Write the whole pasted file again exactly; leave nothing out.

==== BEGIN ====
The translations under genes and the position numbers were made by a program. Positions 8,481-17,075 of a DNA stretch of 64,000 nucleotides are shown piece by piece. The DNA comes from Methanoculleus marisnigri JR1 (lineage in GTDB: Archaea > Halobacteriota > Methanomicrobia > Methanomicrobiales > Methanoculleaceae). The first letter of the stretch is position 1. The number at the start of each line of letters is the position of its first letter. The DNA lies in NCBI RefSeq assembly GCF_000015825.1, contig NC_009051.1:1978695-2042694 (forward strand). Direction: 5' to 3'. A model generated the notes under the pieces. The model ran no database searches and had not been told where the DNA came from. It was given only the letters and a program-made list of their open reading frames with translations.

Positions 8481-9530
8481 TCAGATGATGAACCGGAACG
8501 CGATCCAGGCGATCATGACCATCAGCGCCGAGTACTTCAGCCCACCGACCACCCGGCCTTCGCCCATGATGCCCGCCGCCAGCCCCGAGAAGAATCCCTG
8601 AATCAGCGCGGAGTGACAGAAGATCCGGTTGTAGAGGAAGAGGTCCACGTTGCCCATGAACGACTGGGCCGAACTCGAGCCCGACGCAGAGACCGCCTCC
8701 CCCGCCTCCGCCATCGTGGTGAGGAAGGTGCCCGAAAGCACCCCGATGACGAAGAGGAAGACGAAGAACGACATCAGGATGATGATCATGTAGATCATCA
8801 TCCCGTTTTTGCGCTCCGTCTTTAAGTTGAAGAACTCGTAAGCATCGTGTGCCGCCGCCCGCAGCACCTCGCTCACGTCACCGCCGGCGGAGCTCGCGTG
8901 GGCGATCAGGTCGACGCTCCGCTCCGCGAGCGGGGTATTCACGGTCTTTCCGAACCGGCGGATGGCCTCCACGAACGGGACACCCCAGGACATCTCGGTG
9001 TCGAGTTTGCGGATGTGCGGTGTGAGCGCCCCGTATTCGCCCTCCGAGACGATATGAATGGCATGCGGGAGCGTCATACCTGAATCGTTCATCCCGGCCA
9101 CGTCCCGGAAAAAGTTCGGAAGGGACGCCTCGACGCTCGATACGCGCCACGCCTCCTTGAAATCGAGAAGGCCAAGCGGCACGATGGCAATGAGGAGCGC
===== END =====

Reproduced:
The translations under genes and the position numbers were made by a program. Positions 8,481-17,075 of a DNA stretch of 64,000 nucleotides are shown piece by piece. The DNA comes from Methanoculleus marisnigri JR1 (lineage in GTDB: Archaea > Halobacteriota > Methanomicrobia > Methanomicrobiales > Methanoculleaceae). The first letter of the stretch is position 1. The number at the start of each line of letters is the position of its first letter. The DNA lies in NCBI RefSeq assembly GCF_000015825.1, contig NC_009051.1:1978695-2042694 (forward strand). Direction: 5' to 3'. A model generated the notes under the pieces. The model ran no database searches and had not been told where the DNA came from. It was given only the letters and a program-made list of their open reading frames with translations.

Positions 8481-9530
8481 TCAGATGATGAACCGGAACG
8501 CGATCCAGGCGATCATGACCATCAGCGCCGAGTACTTCAGCCCACCGACCACCCGGCCTTCGCCCATGATGCCCGCCGCCAGCCCCGAGAAGAATCCCTG
8601 AATCAGCGCGGAGTGACAGAAGATCCGGTTGTAGAGGAAGAGGTCCACGTTGCCCATGAACGACTGGGCCGAACTCGAGCCCGACGCAGAGACCGCCTCC
8701 CCCGCCTCCGCCATCGTGGTGAGGAAGGTGCCCGAAAGCACCCCGATGACGAAGAGGAAGACGAAGAACGACATCAGGATGATGATCATGTAGATCATCA
8801 TCCCGTTTTTGCGCTCCGTCTTTAAGTTGAAGAACTCGTAAGCATCGTGTGCCGCCGCCCGCAGCACCTCGCTCACGTCACCGCCGGCGGAGCTCGCGTG
8901 GGCGATCAGGTCGACGCTCCGCTCCGCGAGCGGGGTATTCACGGTCTTTCCGAACCGGCGGATGGCCTCCACGAACGGGACACCCCAGGACATCTCGGTG
9001 TCGAGTTTGCGGATGTGCGGTGTGAGCGCCCCGTATTCGCCCTCCGAGACGATATGAATGGCATGCGGGAGCGTCATACCTGAATCGTTCATCCCGGCCA
9101 CGTCCCGGAAAAAGTTCGGAAGGGACGCCTCGACGCTCGATACGCGCCACGCCTCCTTGAAATCGAGAAGGCCAAGCGGCACGATGGCAATGAGGAGCGC